Social Learning Theories
A review of the application of two different theories in relation to a case study.
# 90017 | 1,350 words | 1 source | 2006 |
Published on Dec 01, 2006 in Sociology (Social Work) , Sociology (Theory) , Psychology (Case Studies) , Psychology (Alcohol and Drugs) , Sociology (General) , Psychology (General)
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This paper reviews the case of Bill, who was consistently exposed to his father's alcoholism and abuse. Moreover, Bill's father appeared to support Bill's behavior by allowing him excessive freedom that no other children in the neighborhood enjoyed. Consequently Bill was not punished for his action, but rewarded for them. This allowed Bill to believe that he was supported in his actions, which were generally accepted by Bill's peers. Therefore, Bill learned from his social environment that his criminal activity was acceptable. This corresponds with the subcultural theory of crime which relates to young criminal offenders. The paper first discusses the social learning theory whereby the individual will begin to develop his criminal behavior based upon learning from others and mirroring the behavior. In most cases this theory is associated with groups or gang activity. However, the individual can also be affected by family.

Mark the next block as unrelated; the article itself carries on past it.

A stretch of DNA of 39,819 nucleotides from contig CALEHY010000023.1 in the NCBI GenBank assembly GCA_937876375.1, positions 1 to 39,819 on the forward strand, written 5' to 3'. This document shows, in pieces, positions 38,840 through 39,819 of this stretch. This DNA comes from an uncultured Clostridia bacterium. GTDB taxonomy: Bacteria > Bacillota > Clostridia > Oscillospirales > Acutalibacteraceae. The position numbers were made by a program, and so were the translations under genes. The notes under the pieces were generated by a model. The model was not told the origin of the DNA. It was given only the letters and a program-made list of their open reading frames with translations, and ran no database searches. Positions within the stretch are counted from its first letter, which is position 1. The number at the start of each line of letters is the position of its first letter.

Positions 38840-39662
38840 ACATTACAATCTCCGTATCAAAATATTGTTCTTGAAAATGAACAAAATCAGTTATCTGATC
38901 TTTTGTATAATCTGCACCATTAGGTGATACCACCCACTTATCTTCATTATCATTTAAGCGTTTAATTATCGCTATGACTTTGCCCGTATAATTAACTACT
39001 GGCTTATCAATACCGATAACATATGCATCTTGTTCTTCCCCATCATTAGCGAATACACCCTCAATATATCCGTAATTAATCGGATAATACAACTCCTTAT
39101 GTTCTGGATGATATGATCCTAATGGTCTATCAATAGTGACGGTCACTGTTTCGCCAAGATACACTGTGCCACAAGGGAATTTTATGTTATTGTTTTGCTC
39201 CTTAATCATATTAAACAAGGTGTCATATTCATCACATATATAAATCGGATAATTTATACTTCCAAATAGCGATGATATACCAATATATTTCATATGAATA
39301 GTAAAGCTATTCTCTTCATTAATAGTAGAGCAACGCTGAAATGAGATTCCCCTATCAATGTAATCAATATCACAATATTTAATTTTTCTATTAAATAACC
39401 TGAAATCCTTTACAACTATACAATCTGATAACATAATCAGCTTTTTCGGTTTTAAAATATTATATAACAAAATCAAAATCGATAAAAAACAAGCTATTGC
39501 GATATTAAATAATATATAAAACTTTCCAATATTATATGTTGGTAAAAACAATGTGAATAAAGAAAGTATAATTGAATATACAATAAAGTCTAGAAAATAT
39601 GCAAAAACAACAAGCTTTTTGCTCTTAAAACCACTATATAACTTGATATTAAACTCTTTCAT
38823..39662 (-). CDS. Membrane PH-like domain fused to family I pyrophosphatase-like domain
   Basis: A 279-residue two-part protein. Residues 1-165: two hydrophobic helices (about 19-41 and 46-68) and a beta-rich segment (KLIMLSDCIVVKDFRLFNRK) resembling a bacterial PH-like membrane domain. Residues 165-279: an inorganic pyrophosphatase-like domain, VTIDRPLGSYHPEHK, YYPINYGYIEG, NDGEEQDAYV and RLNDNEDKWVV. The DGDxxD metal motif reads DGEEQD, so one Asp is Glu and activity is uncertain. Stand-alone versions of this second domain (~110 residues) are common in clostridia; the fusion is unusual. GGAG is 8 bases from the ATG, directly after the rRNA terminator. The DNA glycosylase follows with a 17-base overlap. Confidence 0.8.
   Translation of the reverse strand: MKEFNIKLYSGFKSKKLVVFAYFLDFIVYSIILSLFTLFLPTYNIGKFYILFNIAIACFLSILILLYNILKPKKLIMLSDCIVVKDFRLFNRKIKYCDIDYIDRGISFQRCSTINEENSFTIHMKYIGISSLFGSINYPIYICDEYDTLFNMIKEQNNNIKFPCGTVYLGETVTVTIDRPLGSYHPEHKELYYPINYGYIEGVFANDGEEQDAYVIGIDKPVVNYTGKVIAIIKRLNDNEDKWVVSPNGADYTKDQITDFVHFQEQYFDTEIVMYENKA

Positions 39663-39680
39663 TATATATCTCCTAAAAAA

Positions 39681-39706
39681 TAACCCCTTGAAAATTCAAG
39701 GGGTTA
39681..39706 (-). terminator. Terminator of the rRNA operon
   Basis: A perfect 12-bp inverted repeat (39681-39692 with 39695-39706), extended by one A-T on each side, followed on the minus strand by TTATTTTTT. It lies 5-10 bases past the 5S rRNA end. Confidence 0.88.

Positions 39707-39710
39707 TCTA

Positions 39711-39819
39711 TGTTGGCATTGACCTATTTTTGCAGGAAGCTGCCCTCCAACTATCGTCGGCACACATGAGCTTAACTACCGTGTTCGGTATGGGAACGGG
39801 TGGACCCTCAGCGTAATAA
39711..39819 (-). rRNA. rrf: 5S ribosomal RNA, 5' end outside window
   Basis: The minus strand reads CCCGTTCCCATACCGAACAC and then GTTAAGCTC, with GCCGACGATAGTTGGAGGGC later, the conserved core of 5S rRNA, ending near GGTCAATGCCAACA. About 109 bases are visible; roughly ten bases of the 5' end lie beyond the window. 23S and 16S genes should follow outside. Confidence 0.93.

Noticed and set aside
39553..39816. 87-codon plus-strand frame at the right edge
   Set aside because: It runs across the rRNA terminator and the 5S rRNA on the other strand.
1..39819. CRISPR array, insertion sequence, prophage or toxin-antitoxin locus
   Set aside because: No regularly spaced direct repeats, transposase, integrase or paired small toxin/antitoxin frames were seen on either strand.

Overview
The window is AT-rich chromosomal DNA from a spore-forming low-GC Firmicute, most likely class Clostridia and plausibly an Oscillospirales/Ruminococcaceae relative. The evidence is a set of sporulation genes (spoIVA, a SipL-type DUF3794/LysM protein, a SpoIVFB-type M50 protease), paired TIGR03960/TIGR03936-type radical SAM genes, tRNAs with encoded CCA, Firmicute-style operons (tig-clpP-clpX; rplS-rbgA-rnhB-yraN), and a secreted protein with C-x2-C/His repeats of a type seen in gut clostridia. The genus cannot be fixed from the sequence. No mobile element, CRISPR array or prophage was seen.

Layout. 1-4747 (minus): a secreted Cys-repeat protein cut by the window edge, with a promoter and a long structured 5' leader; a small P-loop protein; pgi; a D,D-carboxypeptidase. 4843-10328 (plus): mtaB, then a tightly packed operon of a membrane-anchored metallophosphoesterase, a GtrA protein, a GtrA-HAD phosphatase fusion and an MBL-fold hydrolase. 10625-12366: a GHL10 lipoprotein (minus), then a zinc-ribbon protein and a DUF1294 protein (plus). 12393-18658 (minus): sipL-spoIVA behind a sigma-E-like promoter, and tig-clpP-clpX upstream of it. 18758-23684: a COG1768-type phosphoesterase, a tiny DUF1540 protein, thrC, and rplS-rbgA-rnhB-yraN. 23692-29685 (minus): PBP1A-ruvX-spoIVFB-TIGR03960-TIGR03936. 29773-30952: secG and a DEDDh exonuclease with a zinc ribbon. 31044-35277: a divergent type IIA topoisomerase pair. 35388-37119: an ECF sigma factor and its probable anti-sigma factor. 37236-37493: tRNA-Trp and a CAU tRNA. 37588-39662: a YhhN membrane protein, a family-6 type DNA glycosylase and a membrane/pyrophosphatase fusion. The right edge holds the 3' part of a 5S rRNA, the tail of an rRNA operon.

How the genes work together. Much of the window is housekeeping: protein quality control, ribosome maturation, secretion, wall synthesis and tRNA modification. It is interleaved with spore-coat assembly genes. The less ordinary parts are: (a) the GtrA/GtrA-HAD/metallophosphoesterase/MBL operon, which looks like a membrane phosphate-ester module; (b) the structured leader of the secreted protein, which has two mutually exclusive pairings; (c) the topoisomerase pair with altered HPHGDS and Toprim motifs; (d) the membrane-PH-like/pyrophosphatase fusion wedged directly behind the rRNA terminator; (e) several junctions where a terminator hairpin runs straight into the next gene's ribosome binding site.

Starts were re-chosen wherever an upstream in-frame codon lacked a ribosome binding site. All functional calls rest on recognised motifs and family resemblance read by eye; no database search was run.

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Social Learning Theories (2006, December 01) Retrieved May 23, 2017, from http://www.academon.com/case-study/social-learning-theories-90017/
"Social Learning Theories " 01 December 2006. Web. 23 May. 2017. <http://www.academon.com/case-study/social-learning-theories-90017/>